Pulse oximetry (percentage of SpO2 concentration in blood) has been used as a key health indicator for many decades. Although the original academic development was made in 1935, the modern basis for determining the SpO2 concentration using light sources and photosensor(s) was developed by Takuo Aoyagi and Michio Kishi in 1972. When commercially feasible, SpO2 concentration measurement devices have made huge gains in medical applications. Since 1987, the Standard of Care (SoC) for the administration of a general anesthetikc has included pulse oximetry. All modern hospital bedside equipment include an SpO2 module based on the same fundamentals, albeit with minor modifications.
However, these hospital-based devices are expensive and bulky, and in their current form, their use is limited to hospitals, health clinics, and some doctor’s offices. To enable individuals interested in tracking their body’s key health indicators, a solution that is both light enough to wear in comfort and cheap enough for a typical consumer to purchase is needed.
Maxim has a solution that functions as a drop-in module for wrist-worn health bands, as well as finger-based pulse oximetry devices. This application note covers the theory behind pulse oximetry as well as typical design and calibration processes needed to incorporate our solution into various wearable devices.
What is SpO2?
Hemoglobin (Hb) is an oxygen-transport protein in red blood cells (RBCs). The two main forms of Hb present in blood are oxygenated hemoglobin (oxy-hemoglobin, HbO2) and deoxygenated hemoglobin (deoxy-hemoglobin, RHb).
SpO2 is a measure of the peripheral capillary oxygen saturation. More specifically, SpO2 is an estimate of the amount of oxygen in capillary blood, which is described as a percentage of the amount of oxy-hemoglobin to total hemoglobin, expressed as follows:
where C[HbO2] and C[RHb] are the concentrations of HbO2 and RHb, respectively.
The Beer–Lambert law describes the attenuation of light with the properties of the material through which the light is travelling. According to the Beer-Lambert law,
where A is the attenuation, I0 is the incident light intensity, I is the received light intensity, ε(λ) is the molar extinction coefficient, C is the concentration of material, and d is the optical path length.
Considering the molecule compound of tissue, Beer-Lambert law can be extended as follows:
The Beer-Lambert law enables us to measure SpO2 by using the molar extinction coefficients of HbO2 and RHb.
Pulse oximetry is a tool used for the noninvasive measurement of blood oxygenation (i.e., SpO2. Pulse oximetry is based on two principles: modulation of transmitted light by absorption of pulsatile arterial blood and different absorption characteristics of HbO2 and RHb for different wavelengths.
Pulse oximetry can be classified as transmissive and reflective:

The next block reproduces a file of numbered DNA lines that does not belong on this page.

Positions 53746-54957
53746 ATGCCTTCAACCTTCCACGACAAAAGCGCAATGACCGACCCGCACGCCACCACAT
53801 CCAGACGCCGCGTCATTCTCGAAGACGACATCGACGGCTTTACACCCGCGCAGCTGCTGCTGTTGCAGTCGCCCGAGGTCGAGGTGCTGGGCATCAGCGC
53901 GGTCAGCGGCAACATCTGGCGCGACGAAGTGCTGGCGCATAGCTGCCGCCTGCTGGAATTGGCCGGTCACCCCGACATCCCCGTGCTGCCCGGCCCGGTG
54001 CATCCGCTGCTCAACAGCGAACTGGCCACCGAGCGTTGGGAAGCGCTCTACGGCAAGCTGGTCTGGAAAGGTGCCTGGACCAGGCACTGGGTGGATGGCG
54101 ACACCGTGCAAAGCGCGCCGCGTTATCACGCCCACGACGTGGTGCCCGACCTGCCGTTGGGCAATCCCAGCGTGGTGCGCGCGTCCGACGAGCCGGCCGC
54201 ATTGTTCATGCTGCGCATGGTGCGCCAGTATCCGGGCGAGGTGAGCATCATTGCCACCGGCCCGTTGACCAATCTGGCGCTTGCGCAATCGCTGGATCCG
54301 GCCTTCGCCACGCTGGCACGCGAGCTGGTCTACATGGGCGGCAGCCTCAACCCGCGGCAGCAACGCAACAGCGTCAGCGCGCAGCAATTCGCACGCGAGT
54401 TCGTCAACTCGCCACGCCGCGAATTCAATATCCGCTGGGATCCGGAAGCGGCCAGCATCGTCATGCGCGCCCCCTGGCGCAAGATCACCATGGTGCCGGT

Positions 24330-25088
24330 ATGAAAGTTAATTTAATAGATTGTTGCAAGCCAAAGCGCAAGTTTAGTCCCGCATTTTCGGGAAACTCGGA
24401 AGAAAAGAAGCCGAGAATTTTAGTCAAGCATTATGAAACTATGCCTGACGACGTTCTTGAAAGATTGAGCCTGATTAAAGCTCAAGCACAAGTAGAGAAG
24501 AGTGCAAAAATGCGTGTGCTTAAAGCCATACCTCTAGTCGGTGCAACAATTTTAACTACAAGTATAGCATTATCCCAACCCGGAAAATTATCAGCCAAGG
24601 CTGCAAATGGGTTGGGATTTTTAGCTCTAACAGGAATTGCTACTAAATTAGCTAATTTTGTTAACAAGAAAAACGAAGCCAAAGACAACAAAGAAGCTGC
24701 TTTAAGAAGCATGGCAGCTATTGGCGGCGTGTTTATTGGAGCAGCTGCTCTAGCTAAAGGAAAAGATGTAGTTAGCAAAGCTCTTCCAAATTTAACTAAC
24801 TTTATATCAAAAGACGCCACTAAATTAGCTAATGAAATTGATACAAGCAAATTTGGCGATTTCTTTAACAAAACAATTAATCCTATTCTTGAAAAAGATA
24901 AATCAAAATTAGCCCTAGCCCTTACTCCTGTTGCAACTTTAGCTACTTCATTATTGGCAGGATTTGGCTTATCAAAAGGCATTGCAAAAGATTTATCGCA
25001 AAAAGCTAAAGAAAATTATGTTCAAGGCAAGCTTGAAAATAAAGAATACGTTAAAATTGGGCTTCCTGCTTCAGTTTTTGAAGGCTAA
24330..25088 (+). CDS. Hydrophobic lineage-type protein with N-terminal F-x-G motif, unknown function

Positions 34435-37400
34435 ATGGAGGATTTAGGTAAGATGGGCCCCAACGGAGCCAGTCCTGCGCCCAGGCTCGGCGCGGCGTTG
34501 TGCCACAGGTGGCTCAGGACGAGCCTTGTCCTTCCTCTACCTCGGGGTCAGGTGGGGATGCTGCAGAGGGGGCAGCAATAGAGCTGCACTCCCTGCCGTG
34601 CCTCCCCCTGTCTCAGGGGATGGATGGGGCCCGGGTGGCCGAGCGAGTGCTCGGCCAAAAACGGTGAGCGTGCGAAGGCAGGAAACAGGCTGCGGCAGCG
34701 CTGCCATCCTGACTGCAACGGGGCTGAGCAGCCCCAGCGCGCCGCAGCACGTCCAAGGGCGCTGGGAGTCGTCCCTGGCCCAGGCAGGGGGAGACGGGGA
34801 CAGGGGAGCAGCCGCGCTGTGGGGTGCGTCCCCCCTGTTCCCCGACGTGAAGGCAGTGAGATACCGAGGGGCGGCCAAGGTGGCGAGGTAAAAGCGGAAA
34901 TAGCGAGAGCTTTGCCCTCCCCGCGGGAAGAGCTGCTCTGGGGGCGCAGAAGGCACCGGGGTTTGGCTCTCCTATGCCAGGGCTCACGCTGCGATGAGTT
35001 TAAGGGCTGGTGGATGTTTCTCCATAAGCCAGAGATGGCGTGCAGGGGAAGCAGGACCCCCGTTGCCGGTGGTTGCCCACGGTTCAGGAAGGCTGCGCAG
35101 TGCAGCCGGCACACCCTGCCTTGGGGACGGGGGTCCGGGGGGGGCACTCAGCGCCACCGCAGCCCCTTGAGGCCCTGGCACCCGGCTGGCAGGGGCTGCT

Figure 1 shows pulsatile arterial blood and other blood and tissue components.
Figure 1. A schematic of pulsatile arterial blood and other blood and tissue components.
The pulsatile arterial blood absorbs and modulates the incident light passing through the tissue and forms the photoplethysmographic (PPG) signal, as shown in Figure 2. The AC component of the PPG signals represents the light absorbed by the pulsatile arterial blood. This AC component is superimposed on a DC signal that captures the effects of light absorbed by other blood and tissue components (e.g., venous and capillary blood, bone, water, etc.). The ratio of the AC signal to the DC level is called the perfusion index (PI).
Note that the DC and AC components of the received PPG signals are different for different LED wavelengths. This is due to the different absorption characteristics of HbO2, RHb, and other tissue components for different wavelengths.
Figure 2. Photoplethysmographic (PPG) signals received by a photodiode from red and infrared LEDs.
Figure 3 shows the molar absorption coefficients of HbO2 and RHb. To measure SpO2, two LEDs with different wavelengths are required. In addition, these two wavelengths should be selected such that the molar absorption coefficients of HbO2 and RHb are well separated. A red LED at 660nm and an infrared LED at 880nm are commonly used in pulse oximetry.
Figure 3. Molar absorption coefficients of HbO2 and RHb.
For more information, a detailed theory of pulse oximetry and noninvasive SpO2 measurement can be found in Development of a fractional multi-wavelength pulse oximetry algorithm.
Optical Design Guides
Maxim provides two optical design guides for its customers:
SpO2 measurement is achieved by the following equation:
where R is determined by the following equation:
and a, b, and c are calibration coefficients. This section describes how to obtain these coefficients.
Why is Calibration Required?
The SpO2 measurement performance of a device must be verified before the device is released to the market. The U.S. Food and Drug Administration (FDA) suggests using standards presented in the following: